As an athletic trainer and a travel enthusiast, I have often thought about how to merge both of my passions. After attending a lecture on International Athletic Training at the Great Lakes Athletic Trainers’ Association annual meeting several years ago, I began researching which countries might present realistic opportunities.
Part of an athletic trainer’s (ATs) job is to be prepared for any possible situation. This not only means being prepared for emergencies, but also for treating athletes with unique medical conditions.
Like many college students, I ended up graduating without a job offer. However, within a month of graduation I was excited to accept a position as an athletic trainer at Athletico.
It’s 6:33pm on a Friday night and I get a phone call from a coach:
“Sarah, we need you up in the gym. Now.”
The phone clicks off. I know that when a phone call from a coach lasts less than a minute, it tends to be something that can’t be solved with a bandage or an ice pack.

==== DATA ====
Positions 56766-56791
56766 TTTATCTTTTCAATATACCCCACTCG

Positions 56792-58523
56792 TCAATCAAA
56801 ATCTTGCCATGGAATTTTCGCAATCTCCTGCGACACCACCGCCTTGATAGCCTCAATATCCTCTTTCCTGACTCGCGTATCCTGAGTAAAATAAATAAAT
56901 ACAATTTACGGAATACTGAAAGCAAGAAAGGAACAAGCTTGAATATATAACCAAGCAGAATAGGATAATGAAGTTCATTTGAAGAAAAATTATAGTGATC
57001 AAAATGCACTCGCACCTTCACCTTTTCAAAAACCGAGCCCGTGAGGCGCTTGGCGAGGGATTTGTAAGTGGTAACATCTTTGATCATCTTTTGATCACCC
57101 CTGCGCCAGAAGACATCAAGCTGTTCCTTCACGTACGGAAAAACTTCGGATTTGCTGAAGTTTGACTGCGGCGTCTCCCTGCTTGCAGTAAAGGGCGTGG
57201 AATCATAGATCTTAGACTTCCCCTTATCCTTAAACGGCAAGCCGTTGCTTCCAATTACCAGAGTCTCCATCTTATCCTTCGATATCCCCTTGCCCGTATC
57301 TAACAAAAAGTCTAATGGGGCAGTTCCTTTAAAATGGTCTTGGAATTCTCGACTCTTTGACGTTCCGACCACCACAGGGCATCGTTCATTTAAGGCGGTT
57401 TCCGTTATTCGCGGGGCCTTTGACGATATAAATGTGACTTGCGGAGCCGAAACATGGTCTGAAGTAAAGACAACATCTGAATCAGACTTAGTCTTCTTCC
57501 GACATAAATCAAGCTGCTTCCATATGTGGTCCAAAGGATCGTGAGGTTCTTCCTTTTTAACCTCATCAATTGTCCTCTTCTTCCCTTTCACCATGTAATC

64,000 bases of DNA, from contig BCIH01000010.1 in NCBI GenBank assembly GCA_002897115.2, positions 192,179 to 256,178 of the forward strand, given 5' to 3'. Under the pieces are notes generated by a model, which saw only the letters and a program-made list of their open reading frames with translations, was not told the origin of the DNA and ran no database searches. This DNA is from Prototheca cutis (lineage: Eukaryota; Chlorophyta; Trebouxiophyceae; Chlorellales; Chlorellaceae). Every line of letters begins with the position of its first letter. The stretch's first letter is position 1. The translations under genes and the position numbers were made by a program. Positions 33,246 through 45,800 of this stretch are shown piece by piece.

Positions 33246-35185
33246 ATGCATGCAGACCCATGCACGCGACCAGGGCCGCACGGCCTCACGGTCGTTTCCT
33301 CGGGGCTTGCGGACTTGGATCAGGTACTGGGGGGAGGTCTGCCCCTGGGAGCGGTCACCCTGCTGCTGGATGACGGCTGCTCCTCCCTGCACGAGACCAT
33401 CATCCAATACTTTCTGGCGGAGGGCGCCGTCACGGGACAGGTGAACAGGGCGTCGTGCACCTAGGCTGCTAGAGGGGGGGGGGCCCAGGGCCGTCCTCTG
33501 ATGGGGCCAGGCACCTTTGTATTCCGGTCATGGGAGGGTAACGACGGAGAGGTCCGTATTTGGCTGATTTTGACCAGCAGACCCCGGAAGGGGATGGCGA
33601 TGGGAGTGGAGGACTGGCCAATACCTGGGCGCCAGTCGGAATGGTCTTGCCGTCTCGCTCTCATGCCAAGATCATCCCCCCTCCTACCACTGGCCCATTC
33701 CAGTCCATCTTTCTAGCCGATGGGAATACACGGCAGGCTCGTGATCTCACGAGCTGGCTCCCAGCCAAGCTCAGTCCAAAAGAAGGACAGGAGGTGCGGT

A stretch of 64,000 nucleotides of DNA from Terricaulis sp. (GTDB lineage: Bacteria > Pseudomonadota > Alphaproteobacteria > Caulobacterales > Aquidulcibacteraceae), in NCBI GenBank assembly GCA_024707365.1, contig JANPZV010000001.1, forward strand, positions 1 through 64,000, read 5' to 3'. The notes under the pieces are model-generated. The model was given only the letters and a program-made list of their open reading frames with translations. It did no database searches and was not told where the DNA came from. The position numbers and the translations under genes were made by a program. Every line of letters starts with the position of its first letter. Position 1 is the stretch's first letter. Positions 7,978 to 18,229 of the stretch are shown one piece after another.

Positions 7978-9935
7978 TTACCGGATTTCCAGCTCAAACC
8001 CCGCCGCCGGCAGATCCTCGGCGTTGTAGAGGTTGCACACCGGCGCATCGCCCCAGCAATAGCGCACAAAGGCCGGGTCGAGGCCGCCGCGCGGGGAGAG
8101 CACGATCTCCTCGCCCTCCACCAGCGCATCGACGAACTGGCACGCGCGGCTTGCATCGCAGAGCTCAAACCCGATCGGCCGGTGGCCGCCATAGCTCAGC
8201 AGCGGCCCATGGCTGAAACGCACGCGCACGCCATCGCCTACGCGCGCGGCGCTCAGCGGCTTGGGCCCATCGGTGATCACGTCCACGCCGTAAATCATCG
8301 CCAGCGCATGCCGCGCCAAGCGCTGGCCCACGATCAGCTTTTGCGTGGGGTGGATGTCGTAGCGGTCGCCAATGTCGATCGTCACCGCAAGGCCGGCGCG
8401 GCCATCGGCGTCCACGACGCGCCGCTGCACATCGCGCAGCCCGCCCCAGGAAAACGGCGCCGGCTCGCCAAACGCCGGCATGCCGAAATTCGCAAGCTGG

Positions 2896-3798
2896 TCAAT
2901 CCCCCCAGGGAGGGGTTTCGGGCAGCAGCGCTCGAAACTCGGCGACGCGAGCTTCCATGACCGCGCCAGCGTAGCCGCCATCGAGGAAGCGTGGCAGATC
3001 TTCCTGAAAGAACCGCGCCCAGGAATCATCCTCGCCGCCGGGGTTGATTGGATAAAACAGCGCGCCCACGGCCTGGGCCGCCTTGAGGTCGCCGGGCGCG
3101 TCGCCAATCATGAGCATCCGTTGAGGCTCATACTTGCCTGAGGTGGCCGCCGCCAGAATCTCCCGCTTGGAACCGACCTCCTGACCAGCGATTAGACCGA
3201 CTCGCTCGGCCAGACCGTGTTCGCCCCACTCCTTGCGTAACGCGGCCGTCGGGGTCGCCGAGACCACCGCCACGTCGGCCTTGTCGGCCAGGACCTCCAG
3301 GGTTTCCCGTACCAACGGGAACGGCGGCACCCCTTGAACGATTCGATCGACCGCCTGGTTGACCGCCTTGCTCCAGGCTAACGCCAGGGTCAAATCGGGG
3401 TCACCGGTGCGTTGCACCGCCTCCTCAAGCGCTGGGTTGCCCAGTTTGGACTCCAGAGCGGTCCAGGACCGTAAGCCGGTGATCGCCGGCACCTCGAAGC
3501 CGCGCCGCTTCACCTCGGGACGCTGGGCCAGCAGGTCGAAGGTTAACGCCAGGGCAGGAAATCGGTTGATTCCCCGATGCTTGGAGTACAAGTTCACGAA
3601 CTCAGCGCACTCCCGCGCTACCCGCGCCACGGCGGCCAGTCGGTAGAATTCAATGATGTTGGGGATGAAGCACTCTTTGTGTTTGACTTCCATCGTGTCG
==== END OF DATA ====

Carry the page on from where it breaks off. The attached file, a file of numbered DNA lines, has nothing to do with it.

Making the transition from student to certified athletic trainer (AT) is an exciting time, as you finally get to begin the journey of a new career. However, just like any other industry, it can be overwhelming to taking in all the details that come with the start of a new position.
Many athletes are familiar with the athletic trainers on their teams. These healthcare professionals are responsible for the prevention, rehabilitation and emergency care of musculoskeletal injuries and illnesses that impact people on the teams they work with.
Athletico Athletic Trainer Tyler Harris had the opportunity to travel with the U-17 Men’s National Team (MNT) to San Pedro Sula, Honduras from February 24th – March 3rd. This was the team’s last international trip before World Cup qualifying begins in Panama this April.